By Special Correspondent
For three decades until the 1960s, the American and European public were obsessed by Hedy Lamarr, the Austria-born scientist, because of her physical beauty, persistently acknowledging her then as the “world’s most beautiful woman”.
But Lamarr was a scientist who, on immigrating to the US during the second world war, had invented “frequency hopping” which became so vital for the navy vessels’ defence and striking mechanisms. Lammar’s invention was to be applied five decades later to develop Blue Tooth and other mobile digital applications, whose billions of users today do not even know the name Hedy Lamarr, and don’t have to.
Even when she was actively doing her groundbreaking scientific work, Hedy Lamarr was being pushed into film acting (which she also did very well to Holywood celebrity status) by public demand because of her beauty. Even the soldiers whose efficiency and safety was helped by radar systems that were dependent on Hedy’s scientific work, were only aware of her beauty and not so much of her scientific research. But the Commanders-in-Chief who occupied the White House during those three decades were more interested in her strategic contribution to the security of the United States, and kept engaging her.
Hedy Lamarr died in 2000, around which time a Ugandan high school girl was pondering a career in Media, Police and was later finally to opt for elective leadership. Her fate is similar to Lamar’s, with a public that was more aware of her good looks but the Commander-in-chief being keen on her capabilities
“I appointed Judith Nabakooba to the Lands Ministry because she was active on issues of land,” Uganda’s President Yoweri Museveni said on the 2021 Heros’ Day to mark the people who have offered themselves, some paying the ultimate price, for the sake of Uganda. “That girl fought land grabbers in Mityana and was on the side of the people. I know she will do a good job there!”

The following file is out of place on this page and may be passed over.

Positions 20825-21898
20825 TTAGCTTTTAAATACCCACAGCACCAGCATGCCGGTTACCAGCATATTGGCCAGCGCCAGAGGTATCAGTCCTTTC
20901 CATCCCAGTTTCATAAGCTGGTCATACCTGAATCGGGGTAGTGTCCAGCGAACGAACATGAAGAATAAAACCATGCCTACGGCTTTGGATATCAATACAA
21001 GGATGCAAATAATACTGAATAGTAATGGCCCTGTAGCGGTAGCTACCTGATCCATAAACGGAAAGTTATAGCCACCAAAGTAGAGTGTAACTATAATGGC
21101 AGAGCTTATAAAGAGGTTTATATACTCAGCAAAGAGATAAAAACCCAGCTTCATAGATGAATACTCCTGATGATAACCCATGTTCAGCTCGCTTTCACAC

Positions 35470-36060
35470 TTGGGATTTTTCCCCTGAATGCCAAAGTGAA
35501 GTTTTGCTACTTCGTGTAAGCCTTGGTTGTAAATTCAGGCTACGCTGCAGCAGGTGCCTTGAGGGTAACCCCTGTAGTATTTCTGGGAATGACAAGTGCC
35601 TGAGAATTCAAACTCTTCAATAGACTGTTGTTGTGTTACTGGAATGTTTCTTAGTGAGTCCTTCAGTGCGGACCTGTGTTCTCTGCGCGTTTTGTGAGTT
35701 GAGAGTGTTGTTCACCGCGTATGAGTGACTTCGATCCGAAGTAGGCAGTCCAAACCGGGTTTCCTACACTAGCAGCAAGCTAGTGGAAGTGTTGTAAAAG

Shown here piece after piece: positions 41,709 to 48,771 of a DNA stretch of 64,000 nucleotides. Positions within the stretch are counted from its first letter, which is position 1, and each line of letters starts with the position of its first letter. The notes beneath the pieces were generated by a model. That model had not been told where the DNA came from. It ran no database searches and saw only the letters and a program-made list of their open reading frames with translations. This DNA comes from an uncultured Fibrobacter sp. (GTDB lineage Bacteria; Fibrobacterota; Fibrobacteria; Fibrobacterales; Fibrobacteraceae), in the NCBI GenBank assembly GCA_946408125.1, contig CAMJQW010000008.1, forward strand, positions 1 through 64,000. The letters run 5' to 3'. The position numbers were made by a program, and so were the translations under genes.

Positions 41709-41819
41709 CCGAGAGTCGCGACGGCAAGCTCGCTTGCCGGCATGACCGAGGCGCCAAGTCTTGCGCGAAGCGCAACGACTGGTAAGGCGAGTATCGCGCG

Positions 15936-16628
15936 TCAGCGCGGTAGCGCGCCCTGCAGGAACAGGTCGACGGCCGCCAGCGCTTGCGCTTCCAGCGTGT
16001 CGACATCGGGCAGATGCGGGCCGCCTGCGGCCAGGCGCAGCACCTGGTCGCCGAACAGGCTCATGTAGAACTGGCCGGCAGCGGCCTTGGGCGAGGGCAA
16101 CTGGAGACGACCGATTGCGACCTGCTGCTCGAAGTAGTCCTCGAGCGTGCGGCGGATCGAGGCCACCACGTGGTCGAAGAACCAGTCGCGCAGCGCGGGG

So the president this time, in a cautiously cursory manner, chose to mention a person who, in his view, has rendered heroic service to the country, though not yet and maybe not about to be decorated. For the issue of land still calls for skillful leadership more than decoration of those who are fighting to ensure that equity, justice but rationality as well, are taken care of in matters of land administration.
Land is finite, and its size cannot be expanded like happens with other factors of production. But the population of the people of Uganda is growing, at a rate reputed to be the second fastest in the world. With agriculture being Uganda’s most viable sector in which the country enjoys incredible comparative advantage, messing up the land sector poses an existential threat to the state as we know it.
And as if the ‘reproductivity’ of Ugandan women and men was not challenge enough, there is also the phenomenon of land grabbing, where entire square miles are taken up by a single entity or person, displacing entire villages of people.
Such is the situation, and it requires more leadership and person skills than legalistic approaches. Uganda is still at that stage where a public maxim goes like “omwavu tasinga musango” – a poor person cannot with a legal case. Such persons are what the president has in mind and to protect them, he has reached out to “the girl” whom he knows can deliver. From her combined background of media and police (she retired early at the high rank of Commissioner of Police), Nabakooba is well placed to handle the tricky docket.
Nabakooba’s declared approach is quite promising. “Over the years, a lot of studies and commissions have properly documented the problems and solutions to the land issues in our country,” she said as she was receiving the instruments of office from her predecessor, Betty Olive Kamya. “We are therefore not coming in to do more studies or inquiries, we are coming in to ensure that some of the best solutions brought forward over the years are well implemented.”
In particular, Nabakooba pledged to implement the Justice Catherine Bamugemereire commission report. Bamugemereire spent over a year probing the (mal)practices in land management over the years. Her commission uncovered a lot of rot in land affairs. But the commission also took note of the idle land that is often held for speculative purposes. There was also bigtime land grabbing reported in areas that where communal ownership of land is prevalent.
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